Obviously he has a great physical capability as well.
Oh, yeah. No one is discounting the physical skills. But you got to understand everybody in Street League is on the same level. But not everyone is on the same mental level. And as someone who can speak from experience, the mental edge is the key element. And he's got it. He don't fold. He don't buckle. Nothing. It's all mental.
I asked Nyjah, "What do you do to prepare?" He just said, "I just try and focus really, really hard." And he sounded just like a 17-year-old.
But in that simple statement is something very profound. That's it. In that moment you have all these doubtful, crazy thoughts. Or you just narrow in. I've heard of mothers lifting cars for their children. In a moment of great pressure, you either fall apart or you become better, you know what I mean? And he [Huston] obviously becomes better.
Do you ever wake up in a cold sweat worried about Nyjah Huston and Chris Cole?
Never. I love those guys to death. Those guys are amazing skateboarders. I am grateful to even be in the company of those guys. I am grateful to even have this question asked of me.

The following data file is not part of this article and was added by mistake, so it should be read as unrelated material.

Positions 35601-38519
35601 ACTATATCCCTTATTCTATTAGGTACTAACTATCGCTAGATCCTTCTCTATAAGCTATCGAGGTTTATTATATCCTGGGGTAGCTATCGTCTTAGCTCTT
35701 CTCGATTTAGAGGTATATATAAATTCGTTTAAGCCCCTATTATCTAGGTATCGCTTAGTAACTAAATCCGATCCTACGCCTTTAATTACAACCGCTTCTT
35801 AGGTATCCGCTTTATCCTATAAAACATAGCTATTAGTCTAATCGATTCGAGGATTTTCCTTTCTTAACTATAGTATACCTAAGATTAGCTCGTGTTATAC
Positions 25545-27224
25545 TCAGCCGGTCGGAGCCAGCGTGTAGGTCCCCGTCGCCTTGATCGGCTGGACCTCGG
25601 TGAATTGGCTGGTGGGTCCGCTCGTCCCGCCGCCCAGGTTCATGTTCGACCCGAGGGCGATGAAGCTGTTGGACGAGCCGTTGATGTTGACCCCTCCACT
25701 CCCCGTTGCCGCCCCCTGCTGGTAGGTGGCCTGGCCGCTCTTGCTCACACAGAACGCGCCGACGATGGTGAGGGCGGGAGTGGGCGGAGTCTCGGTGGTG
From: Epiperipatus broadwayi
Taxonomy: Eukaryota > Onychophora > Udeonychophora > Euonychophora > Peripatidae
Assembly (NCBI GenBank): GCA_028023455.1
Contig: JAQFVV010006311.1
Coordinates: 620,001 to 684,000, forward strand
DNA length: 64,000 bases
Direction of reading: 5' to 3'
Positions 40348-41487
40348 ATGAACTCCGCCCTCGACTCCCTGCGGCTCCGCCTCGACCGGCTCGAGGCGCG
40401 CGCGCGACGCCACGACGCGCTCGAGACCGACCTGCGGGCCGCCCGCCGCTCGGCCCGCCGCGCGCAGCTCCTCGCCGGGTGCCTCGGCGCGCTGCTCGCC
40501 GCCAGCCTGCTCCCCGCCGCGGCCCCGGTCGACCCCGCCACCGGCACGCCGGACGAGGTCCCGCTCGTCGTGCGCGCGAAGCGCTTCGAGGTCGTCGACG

No worry creeps in there?
There's nothing to fear. These guys are amazing skaters. But they're also human just like me. It's not really about beating them, or them beating me. It's more like you got to beat yourself. It's all mental. If I'm mentally beating the negative side of me -- if the positive side is stronger, if I'm on my good game -- I don't want this to sound funny, but it's going to be hard from somebody to take me out my zone. If Nyjah's on top of his mental game, it's going to be hard to beat him. Same thing with Chris. Really it's a battle with yourself. If you're landing your own tricks, you're going to be in that hunt. It's all about who's going to fall apart first and miss that trick first.